9 Tips For Extending the Life of Your Christmas Tree


Christmas is coming soon. It’s the most wonderful time of the year, as the old song goes. It means festive gatherings with friends and family, lots of bright and festive decor, and of course, a beautiful Christmas tree for you and your guests to trim and admire. Lots of people have fake trees that they set up in their homes each year after Thanksgiving; they find that it’s just easier than having a real one, and they appreciate not having to shell out 20 or 30 or 40 (or more!) bucks per year for a real tree. They look fairly decent, and they’re affordable.

But let’s be honest: real Christmas trees are the best. Sure, fake trees are alright, but there’s nothing like that fresh, verdant smell of a real evergreen Christmas tree in your home. Plus, many families have made a lovely annual tradition of heading out together to pick out the perfect tree, cut it down, and take it home. It’s also especially nice to have a literal reminder of the vibrancy of life during the cold holiday season, and a live tree does just that.

The biggest challenge with having a real Christmas tree, however, is keeping it fresh and alive throughout December. The last thing that you want is for your tree to die before the big day, because let’s face it: it doesn’t feel much like Christmas if your presents are tucked under a brown, dried out tree. But the good news is that there are several things you can do to make your real tree look great until December 25 and even into the new year. Here are nine tips for extending the life of your Christmas tree.

1. Choose a tree with lots of life in it.

Don’t just grab the first Christmas tree you come upon, especially if you’re shopping at a pre-cut tree lot. Instead, choose the one that looks the greenest, as brown needles are a sure sign that it may not last very long. Additionally, make sure your tree isn’t harboring any beetles, aphids, or other little pests, since these can leach nutrients out of a tree and diminish its longevity. Finally, if you’re buying a pre-cut tree, you’ll want to ask when it was cut down; any tree that’s been sitting around for more than a few days after being cut may not last very long. Get the freshest one you can, or better yet, cut down your own.

2. Protect it on the ride home.

It’s tempting to just strap your Christmas tree to the roof of your car or truck and head for home, but wait! All that air rushing around your moving vehicle and the tree can start to dry it out, and a dried tree won’t last long at all. Instead, wrap your tree carefully in a large tarp or blanket, then carefully tie it to your car or truck for the ride home, and unwrap it as soon as you get it inside.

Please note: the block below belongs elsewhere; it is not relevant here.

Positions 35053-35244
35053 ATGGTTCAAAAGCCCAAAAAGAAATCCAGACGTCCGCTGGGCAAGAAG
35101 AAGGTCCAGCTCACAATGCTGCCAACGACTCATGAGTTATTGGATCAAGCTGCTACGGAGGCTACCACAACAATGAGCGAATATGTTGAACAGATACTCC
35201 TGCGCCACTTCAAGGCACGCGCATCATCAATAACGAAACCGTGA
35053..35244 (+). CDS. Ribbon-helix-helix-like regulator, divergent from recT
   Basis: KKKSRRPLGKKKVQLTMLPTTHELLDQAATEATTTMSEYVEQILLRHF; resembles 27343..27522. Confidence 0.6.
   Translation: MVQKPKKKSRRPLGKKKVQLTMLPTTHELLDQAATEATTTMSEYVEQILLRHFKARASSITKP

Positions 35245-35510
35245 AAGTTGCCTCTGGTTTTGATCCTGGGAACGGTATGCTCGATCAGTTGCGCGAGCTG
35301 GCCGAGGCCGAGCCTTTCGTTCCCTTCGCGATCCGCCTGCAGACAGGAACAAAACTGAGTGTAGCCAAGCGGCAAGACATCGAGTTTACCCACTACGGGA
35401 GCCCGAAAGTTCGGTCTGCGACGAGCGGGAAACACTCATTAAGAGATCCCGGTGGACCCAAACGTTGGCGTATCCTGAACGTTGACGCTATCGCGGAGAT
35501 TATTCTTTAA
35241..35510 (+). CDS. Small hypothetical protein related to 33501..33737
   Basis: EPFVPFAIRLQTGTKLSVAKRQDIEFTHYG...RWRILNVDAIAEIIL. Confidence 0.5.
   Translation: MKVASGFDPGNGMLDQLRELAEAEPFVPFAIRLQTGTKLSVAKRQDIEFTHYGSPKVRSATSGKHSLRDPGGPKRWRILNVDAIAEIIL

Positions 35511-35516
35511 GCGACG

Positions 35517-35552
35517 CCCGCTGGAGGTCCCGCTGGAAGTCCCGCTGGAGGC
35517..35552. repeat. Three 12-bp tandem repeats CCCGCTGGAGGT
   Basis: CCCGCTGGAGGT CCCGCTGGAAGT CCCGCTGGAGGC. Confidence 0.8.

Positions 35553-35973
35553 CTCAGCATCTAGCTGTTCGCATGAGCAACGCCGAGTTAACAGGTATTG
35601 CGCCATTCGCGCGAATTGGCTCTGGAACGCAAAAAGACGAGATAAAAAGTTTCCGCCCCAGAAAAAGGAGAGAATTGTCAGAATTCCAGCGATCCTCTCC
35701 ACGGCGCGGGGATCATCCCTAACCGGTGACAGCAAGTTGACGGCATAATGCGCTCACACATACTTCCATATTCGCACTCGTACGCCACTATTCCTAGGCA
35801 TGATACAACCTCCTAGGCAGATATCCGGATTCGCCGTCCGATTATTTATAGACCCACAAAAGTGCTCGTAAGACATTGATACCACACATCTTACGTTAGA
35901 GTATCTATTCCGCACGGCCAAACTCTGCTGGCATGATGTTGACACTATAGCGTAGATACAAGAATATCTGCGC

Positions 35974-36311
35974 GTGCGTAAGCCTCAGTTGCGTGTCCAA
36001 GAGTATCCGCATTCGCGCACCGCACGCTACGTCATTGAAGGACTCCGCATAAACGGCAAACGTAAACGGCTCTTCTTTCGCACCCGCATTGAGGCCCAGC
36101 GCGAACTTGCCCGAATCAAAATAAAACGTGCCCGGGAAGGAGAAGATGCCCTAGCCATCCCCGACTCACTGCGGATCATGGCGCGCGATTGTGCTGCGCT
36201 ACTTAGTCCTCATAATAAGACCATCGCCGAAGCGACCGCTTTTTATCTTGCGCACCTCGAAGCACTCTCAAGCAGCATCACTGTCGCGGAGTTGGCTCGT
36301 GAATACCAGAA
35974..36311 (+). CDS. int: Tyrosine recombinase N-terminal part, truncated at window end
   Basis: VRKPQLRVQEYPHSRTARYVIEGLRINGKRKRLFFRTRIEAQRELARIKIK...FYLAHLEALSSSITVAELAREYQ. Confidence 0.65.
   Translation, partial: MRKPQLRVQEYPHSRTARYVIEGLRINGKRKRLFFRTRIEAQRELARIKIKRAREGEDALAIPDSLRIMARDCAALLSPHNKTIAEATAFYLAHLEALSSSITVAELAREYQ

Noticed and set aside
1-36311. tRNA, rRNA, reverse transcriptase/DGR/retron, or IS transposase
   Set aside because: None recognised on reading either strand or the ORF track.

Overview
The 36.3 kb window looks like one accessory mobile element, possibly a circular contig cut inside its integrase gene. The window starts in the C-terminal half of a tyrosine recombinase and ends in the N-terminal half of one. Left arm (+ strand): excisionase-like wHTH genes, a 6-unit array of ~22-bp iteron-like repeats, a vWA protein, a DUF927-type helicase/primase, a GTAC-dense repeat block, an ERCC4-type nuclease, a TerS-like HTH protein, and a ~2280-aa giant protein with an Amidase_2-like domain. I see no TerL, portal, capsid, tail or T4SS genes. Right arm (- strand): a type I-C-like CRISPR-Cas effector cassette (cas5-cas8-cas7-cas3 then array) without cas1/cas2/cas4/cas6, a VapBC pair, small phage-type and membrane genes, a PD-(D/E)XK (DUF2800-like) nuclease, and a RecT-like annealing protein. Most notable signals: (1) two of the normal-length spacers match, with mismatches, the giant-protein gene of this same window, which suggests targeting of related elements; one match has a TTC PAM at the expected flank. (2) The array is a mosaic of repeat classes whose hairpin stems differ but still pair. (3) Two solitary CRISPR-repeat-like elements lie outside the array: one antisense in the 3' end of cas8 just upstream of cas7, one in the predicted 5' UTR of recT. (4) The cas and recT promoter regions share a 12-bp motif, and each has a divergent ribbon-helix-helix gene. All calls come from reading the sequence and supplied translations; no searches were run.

3. Make a fresh cut before you put it in water.

It may not seem like a big deal, but a fresh cut off the bottom of the trunk will actually help the tree absorb water much better than a cut that’s a few days old. That’s because after a few days, the old cut will accumulate dried sap and not take in water as well, which can quickly lead to the tree becoming dried out and dying.

4. Put it in water right away.

You may not want to decorate your fresh tree right away, and that’s totally fine. However, like any other freshly cut flower or plant, you’ve got to get your tree in water right away. In fact, it may be a good idea to have your tree stand with water in it all ready to go before you head out to get your tree. That way, you can stick it in water immediately upon your arrival.


5. Keep it watered well.

Trees need to have water to live — it’s as simple as that. If you’ve got a real Christmas tree, you’ll need to make sure it has a constant supply of fresh water. Check your tree stand twice every day to make sure there’s enough in there.

6. Put it in a sunny spot.

Like a lot of plants, Christmas trees thrive in partial sunlight. A south facing window may give it too much sun, but a north facing window won’t be nearly enough. Instead, choose an east or west facing window so it gets some sunlight in the morning or the afternoon.

7. Don’t put it near a direct heat source.

Radiators, heat vents, fireplaces, and wood burning stoves may all do a great job at keeping you warm, but they make your Christmas tree a little too warm. If your tree is too close to a heat source, it will dry out quickly, which means it won’t last long. To help extend the life of your tree, keep it as far away as possible from any direct source of heat.

8. Use LED lights instead of incandescent lights.

Just like a heat source will dry out a tree, strings of lights that get hot or even warm to the touch will also diminish your tree’s life. Incandescent lights can get fairly warm if they’ve been on a while, but LED lights don’t get hot at all and are therefore a better choice for stringing around your fresh tree.

9. Boost the humidity.

Keeping the air full of moisture will go a long way in preventing your tree from drying out and dying. If you have a humidifier, keep it running in the same room as your tree. If you don’t have one and don’t want to make the investment, here’s another trick: put a pan of water on or near the heat source in that room (such as on a radiator or near a vent) can also help put some moisture in the air.


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